Sixteen Principles Sixteen Principles

California Interscholastic Federation

  1. The essential elements of character building and ethics in CIF sports are embodied in the concepts of sportsmanship and six core principles: trustworthiness, respect, responsibility, fairness, caring, and good citizenship. The highest potential of sports is achieved when competition reflects these "six pillars of character."
  2. It is the duty of school faculty, staff, administrators, parents, and school sports leadership - including coaches, athletic administrators, program directors, and game officials - to promote sportsmanship and foster good character by teaching, enforcing, advocating, and modeling these, "six pillars of character."
  3. To promote sportsmanship and foster the development of good character, school sports programs must be conducted in a manner that enhances the academic, emotional, social, physical, and ethical development of student-athletes and teaches them positive life skills that will help them become personally successful and socially responsible.
  4. Participation in school sports programs is a privilege, not a right. To earn that privilege, student-athletes must abide by the rules and they must conduct themselves, on and off the field, as positive role models who exemplify good character.
  5. School faculty, staff, administrators, parents, and school sports leadership shall establish standards for participation by adopting and enforcing codes of conduct for coaches, athletes, parents, and spectators.
  6. All participants in high school sports must consistently demonstrate and demand scrupulous integrity and observe and enforce the spirit as well as the letter of the rules.
  7. The importance of character, ethics, and sportsmanship should be emphasized in all communications directed to student-athletes and their parents.
  8. School faculty, staff, administrators, parents, and school sports leadership must ensure that the first priority of their student-athletes is a serious commitment to getting an education and developing the academic skills and character to succeed.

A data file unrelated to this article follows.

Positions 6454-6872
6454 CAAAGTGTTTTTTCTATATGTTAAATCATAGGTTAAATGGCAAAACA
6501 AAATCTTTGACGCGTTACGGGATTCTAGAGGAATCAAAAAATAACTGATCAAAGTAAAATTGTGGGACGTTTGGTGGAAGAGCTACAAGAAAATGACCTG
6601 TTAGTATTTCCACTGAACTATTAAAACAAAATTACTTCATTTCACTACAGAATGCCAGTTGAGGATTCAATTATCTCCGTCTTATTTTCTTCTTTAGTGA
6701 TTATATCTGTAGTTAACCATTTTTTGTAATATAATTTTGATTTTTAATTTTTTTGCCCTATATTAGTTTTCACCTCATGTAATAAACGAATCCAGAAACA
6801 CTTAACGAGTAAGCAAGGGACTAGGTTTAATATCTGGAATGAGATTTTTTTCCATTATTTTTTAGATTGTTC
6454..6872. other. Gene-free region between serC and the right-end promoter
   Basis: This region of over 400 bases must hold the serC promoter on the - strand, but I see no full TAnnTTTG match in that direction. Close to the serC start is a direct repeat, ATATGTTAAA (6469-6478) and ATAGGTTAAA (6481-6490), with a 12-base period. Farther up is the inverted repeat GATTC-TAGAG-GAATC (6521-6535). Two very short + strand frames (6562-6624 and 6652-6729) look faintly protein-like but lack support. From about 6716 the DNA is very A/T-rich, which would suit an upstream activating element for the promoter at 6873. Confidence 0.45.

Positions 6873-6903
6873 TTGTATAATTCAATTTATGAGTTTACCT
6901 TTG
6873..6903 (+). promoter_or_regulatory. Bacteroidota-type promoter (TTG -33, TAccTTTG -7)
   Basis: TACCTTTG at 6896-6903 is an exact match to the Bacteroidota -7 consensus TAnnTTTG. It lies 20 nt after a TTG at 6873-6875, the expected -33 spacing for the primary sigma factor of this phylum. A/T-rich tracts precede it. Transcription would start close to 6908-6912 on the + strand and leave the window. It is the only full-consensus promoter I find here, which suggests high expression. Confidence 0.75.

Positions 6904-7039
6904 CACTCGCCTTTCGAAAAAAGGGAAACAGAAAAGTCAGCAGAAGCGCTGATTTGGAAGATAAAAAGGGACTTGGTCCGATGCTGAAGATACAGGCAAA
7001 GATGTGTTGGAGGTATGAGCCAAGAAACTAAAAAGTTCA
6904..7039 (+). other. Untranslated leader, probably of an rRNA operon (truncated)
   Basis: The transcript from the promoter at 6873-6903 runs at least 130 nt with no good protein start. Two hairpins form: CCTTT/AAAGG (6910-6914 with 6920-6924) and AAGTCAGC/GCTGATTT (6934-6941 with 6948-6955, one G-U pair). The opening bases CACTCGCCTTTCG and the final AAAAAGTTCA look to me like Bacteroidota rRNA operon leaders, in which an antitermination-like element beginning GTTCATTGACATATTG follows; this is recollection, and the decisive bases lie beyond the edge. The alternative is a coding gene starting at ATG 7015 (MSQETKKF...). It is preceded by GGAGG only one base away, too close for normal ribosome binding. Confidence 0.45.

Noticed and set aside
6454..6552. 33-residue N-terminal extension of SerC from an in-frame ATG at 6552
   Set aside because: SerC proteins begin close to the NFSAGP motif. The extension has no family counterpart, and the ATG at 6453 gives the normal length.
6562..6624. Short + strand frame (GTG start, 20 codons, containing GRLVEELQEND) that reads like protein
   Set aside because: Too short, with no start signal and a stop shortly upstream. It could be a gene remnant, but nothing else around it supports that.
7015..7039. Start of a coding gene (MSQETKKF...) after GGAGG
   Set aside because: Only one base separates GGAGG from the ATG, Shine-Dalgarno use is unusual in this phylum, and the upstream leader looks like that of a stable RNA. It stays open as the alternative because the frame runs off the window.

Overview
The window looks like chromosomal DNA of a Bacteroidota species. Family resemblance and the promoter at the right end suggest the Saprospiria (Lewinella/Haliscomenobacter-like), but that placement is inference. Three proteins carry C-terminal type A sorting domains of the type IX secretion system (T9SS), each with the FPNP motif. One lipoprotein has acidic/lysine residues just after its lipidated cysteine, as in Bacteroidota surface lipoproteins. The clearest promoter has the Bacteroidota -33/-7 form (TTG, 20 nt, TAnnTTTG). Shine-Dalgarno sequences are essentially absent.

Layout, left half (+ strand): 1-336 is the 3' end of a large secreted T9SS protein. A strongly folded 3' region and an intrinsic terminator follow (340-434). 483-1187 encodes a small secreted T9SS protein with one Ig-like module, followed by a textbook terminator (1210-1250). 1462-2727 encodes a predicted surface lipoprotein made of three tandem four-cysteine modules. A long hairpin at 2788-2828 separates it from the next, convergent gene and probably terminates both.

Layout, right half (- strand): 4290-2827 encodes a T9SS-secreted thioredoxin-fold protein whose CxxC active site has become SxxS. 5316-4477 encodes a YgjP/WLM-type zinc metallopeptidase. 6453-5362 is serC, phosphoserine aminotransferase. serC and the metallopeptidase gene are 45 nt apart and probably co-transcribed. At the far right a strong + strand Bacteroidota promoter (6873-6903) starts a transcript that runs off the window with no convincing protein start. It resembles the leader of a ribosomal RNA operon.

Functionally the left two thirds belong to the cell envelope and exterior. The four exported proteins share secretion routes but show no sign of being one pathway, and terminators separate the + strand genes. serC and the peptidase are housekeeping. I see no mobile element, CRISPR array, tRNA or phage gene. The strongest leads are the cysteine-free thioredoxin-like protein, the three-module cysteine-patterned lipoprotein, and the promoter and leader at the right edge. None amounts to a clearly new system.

9. School faculty, staff, and administrators and everyone involved at any level of governance in the CIF must maintain ultimate responsibility for the quality and integrity of CIF programs. Such individuals must assure that education and character development responsibilities are not compromised to achieve sports performance goals and that the academic, social, emotional, physical, and ethical well-being of student-athletes is always placed above desires and pressures to win.
  10. All employees of member schools must be directly involved and committed to the academic success of student-athletes and the character-building goals of the school.
  11. Everyone involved in competition, including parents, spectators, associated student body leaders, and all auxiliary groups have a duty to honor the traditions of the sport and to treat other participants with respect. Coaches have a special responsibility to model respectful behavior and the duty to demand that their student-athletes refrain from disrespectful conduct, including verbal abuse of opponents and officials, profane or belligerent trash-talking, taunting and inappropriate celebration.
  12. School faculty, staff, and administrators of CIF member schools must ensure that coaches, whether paid or voluntary, are competent to coach. Training or experience may determine minimal competence. These competencies include basic knowledge of: 1) The character building aspects of sports, including techniques and methods of teaching and reinforcing the core values comprising sportsmanship and good character; 2) The physical capabilities and limitations of the age group coached as well as first aid; 3) Coaching principles and the rules and strategies of the sport.
  13. Because of the powerful potential of sports as a vehicle for positive personal growth, a broad spectrum of school sports experiences should be made available to all of our diverse communities.
  14. To safeguard the health of athletes and integrity of the sport, school sports programs must actively prohibit the use of alcohol, tobacco, drugs, and performance enhancing substances, as well as demand compliance with all laws and regulations, including those related to gambling and the use of drugs.
  15. Schools that offer athletic programs must safeguard the integrity of their programs. Commercial relations should be continually monitored to ensure against inappropriate exploitation of the school's name or reputation. There should be no undue interference or influence of commercial interests. In addition, sports programs must be prudent, avoiding undue financial dependency on particular companies or sponsors.
  16. The profession of coaching is a profession of teaching. In addition to teaching the mental and physical dimensions of their sports, coaches, through words and example, must also strive to build the character of their athletes by teaching them to be trustworthy, respectful, responsible, fair, caring, and good citizens.